Steve Jobs

Year: 2015
Director: Danny Boyle
Starring: Michael Fassbender, Kate Winslet, Seth Rogen, Jeff Daniels
Written by Jakob Lewis Barnes

I really am a huge fan of Michael Fassbender, and I was very happy to see him land a huge role like this, which should have seen him storm the US and become a true Hollywood A-lister. It is a real shame then that ‘Steve Jobs’ was ultimately a flop at the box-office. I have to admit, I didnt exactly rush to the cinema to catch it. Despite poor audience turnouts, ‘Steve Jobs’ isn’t doing too bad with the critics, and going into awards season, Fassbender’s performance has been recognised by most, including The Academy, and Aaron Sorkin’s impeccable screenplay was also acknowledged with a Golden Globe win, before being snubbed in the Oscar nominations.

I imagine we are all familiar with the name Steve Jobs, the late CEO of Apple and the man who pretty much revolutionised the Western World with his technological designs. This biopic charts the rise (and many falls) of the man himself, as he attempts to introduce a very impressive, very expensive machine to the public. Of course, as with any good biopic, there’s plenty of personal issues thrown in like an illegitimate daughter and her unstable mother, friends becoming enemies and an assistant who stands by him through it all.

I am yet to see Fassbender give anything less than an impeccable performance, but this is a very different performance to what we are used to. I’ve seen him excel as a sex-mad, slightly strange but charming man (on a couple of occasions actually), as a roguish cowboy, he took on the mantle of a young Magneto and matched up to Sir Ian McKellen, and he even managed to impress me with a huge Frank Sidebottom papier-mache head, but this is a career best from Fassbender. The sheer intensity and technicality of his dialogue alone is outstanding, but Fassbender draws on all his past roles and combines them into a stand-offish, arrogant, very intelligent but very troubled man with a glimmer of charm somewhere in there. His portrayal of Jobs is one of a relentless, insufferable dickhead, but someone who we’re kinda rooting for deep down. Will he pick up an Oscar? I doubt it. But he’s on his way, and it won’t be long until he does get a gold statue.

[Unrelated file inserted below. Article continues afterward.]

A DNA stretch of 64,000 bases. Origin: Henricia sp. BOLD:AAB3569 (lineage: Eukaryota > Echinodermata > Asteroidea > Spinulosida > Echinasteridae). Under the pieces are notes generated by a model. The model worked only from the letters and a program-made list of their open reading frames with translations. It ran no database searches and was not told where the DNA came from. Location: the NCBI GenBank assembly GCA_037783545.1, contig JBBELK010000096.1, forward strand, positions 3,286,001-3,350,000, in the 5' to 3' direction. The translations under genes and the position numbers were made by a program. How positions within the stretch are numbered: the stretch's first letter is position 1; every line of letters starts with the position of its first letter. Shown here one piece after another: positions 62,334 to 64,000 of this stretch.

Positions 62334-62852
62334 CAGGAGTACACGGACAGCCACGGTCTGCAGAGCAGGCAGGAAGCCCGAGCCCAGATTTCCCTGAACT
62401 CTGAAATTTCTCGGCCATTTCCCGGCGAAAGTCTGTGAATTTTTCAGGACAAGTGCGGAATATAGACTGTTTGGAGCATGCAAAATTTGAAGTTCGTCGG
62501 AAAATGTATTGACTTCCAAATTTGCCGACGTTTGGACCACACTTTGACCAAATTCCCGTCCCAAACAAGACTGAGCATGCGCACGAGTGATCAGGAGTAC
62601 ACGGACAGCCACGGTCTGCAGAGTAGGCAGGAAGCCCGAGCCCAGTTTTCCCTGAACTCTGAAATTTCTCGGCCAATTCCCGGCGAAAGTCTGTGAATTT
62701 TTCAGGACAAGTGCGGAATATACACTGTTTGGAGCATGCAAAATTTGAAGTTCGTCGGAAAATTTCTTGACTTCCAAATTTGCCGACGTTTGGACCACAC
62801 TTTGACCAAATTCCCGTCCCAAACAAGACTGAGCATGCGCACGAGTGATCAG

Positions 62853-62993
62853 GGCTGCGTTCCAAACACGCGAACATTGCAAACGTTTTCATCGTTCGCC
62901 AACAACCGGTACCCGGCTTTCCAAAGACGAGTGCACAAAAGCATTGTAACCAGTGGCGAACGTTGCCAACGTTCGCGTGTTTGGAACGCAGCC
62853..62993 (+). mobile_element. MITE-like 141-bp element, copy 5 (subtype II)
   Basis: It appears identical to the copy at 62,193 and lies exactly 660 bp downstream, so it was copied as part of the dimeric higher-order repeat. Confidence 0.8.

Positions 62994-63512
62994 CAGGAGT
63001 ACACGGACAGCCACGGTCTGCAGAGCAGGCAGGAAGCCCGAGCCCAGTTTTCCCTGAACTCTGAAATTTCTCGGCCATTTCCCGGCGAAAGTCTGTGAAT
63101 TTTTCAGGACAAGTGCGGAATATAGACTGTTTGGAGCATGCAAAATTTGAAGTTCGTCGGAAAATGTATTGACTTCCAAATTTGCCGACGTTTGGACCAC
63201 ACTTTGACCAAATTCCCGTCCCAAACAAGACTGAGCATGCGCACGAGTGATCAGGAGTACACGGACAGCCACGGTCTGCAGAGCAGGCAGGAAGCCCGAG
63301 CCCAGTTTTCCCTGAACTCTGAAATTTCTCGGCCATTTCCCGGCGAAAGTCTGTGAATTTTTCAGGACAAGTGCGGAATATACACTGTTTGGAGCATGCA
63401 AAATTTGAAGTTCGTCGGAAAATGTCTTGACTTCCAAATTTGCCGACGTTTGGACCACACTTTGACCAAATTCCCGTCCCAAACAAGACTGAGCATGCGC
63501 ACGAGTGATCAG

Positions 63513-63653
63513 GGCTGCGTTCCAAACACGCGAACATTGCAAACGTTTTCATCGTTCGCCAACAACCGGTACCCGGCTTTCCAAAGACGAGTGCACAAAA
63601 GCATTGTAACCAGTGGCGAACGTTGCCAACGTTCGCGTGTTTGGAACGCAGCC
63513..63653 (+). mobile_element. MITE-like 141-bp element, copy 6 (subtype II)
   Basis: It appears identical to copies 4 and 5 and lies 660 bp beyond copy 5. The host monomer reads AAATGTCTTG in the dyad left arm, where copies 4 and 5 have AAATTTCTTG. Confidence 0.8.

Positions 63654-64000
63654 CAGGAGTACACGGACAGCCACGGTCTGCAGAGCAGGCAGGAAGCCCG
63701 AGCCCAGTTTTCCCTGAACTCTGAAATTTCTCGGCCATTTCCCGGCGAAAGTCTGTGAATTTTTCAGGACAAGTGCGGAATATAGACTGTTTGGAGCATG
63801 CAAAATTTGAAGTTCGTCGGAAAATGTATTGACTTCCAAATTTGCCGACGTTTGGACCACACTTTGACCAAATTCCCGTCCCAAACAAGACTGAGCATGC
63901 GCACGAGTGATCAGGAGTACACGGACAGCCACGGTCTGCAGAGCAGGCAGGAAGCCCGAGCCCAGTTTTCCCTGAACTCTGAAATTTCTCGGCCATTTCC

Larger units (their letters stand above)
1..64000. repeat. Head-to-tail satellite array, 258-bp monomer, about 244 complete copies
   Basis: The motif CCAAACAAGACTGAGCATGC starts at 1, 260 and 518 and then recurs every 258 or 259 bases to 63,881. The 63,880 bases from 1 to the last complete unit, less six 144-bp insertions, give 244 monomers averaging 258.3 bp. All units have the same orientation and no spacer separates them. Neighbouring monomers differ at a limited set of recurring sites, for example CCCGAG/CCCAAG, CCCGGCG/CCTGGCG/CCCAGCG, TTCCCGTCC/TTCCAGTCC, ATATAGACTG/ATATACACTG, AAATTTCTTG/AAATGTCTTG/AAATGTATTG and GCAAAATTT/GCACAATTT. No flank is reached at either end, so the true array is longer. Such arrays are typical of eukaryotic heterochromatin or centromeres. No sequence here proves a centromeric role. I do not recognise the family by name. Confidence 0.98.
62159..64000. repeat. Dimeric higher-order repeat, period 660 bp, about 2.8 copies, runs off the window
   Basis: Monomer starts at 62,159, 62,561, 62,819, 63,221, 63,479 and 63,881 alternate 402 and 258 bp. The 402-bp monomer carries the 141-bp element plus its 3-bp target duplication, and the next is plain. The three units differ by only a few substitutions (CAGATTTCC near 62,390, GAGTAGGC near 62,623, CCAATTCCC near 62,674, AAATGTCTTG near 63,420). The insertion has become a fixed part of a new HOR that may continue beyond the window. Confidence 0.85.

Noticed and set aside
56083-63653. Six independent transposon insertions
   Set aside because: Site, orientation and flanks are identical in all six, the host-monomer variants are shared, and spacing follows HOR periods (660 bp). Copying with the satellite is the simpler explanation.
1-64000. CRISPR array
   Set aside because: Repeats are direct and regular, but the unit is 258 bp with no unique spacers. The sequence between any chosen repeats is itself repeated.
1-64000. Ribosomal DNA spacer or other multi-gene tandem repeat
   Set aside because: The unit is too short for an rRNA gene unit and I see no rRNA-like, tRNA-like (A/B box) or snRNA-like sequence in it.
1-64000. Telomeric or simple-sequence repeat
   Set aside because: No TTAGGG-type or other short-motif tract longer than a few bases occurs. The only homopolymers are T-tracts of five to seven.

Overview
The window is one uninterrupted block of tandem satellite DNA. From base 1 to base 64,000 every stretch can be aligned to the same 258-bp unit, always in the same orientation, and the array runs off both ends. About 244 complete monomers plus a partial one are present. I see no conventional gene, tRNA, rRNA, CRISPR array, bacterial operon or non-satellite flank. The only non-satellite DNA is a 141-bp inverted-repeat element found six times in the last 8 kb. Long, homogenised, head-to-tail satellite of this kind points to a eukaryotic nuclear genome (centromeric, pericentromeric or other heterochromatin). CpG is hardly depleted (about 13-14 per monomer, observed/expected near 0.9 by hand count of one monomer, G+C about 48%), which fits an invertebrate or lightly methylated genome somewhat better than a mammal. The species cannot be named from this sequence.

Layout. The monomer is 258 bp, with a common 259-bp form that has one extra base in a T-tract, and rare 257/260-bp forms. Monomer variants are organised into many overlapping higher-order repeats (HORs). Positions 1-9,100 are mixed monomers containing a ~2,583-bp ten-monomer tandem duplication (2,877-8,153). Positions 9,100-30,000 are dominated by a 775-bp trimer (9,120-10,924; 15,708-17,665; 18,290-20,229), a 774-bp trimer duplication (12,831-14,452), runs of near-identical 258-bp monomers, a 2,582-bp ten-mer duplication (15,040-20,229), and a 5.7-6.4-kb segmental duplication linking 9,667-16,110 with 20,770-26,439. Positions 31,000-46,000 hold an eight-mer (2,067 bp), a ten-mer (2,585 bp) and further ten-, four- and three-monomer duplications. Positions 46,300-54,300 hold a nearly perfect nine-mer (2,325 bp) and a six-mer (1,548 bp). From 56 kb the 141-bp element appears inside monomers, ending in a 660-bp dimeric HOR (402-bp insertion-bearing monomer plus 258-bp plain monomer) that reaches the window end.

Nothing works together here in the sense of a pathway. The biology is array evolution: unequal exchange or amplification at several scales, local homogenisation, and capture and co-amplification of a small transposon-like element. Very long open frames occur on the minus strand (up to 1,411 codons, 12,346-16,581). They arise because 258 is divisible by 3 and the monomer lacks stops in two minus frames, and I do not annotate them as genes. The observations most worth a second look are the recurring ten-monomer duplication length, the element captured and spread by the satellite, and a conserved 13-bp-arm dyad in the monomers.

In support, I wasn’t overly impressed by Kate Winslet, who got the Golden Globe for supporting actress. I thought she was good, and she bounced off Fassbender pretty well, but it was nothing special. Seth Rogen, I’m sorry but you are not and never will be a serious actor. I don’t like the guy as a comedy actor all that much, but stick to what you’re adequate at, man. You’re not Jonah Hill, just write funny stuff and do your stupid laugh.

This is an uncharacteristic project choice for Danny Boyle; before watching it I would have said he wasn’t the right man for the job, but the guy kinda pulled it off you know. It was a very slick production, which felt very authentic and the pacing was absolutely spot on. Whilst Danny Boyle wouldn’t appear to be the right man for the job, Aaron Sorkin was most definitely always going to be the man to pen the script. And what a script it is, with a good balance of technical, intelligent language, touches of humour and a perfect dramatic edge. Much in the way his screenplay for ‘The Social Network’ was right on the money, the adaptation of the life of Steve Jobs onto the screen is moulded so expertly by Sorkin, who really seems to have a knack for biopic screenplays. An absolute shoe-in for the Oscar you would have thought? I don’t know why The Academy have overlooked Sorkin, but it’s a big mistake.

Ultimately, it’s hard to separate this film and ‘The Social Network’, as they are both very similar in subject matter, in tone and in quality. If you enjoyed ‘The Social Network’, ‘Steve Jobs’ is right up your street, Albeit ever-so-slightly less entertaining. After watching this film, I am incredibly surprised by the poor box-office results it received, particularly in the US. I thoroughly enjoyed ‘Steve Jobs’ and I just wish I had seen it sooner.

Jakob’s rating: 8.1 out of 10
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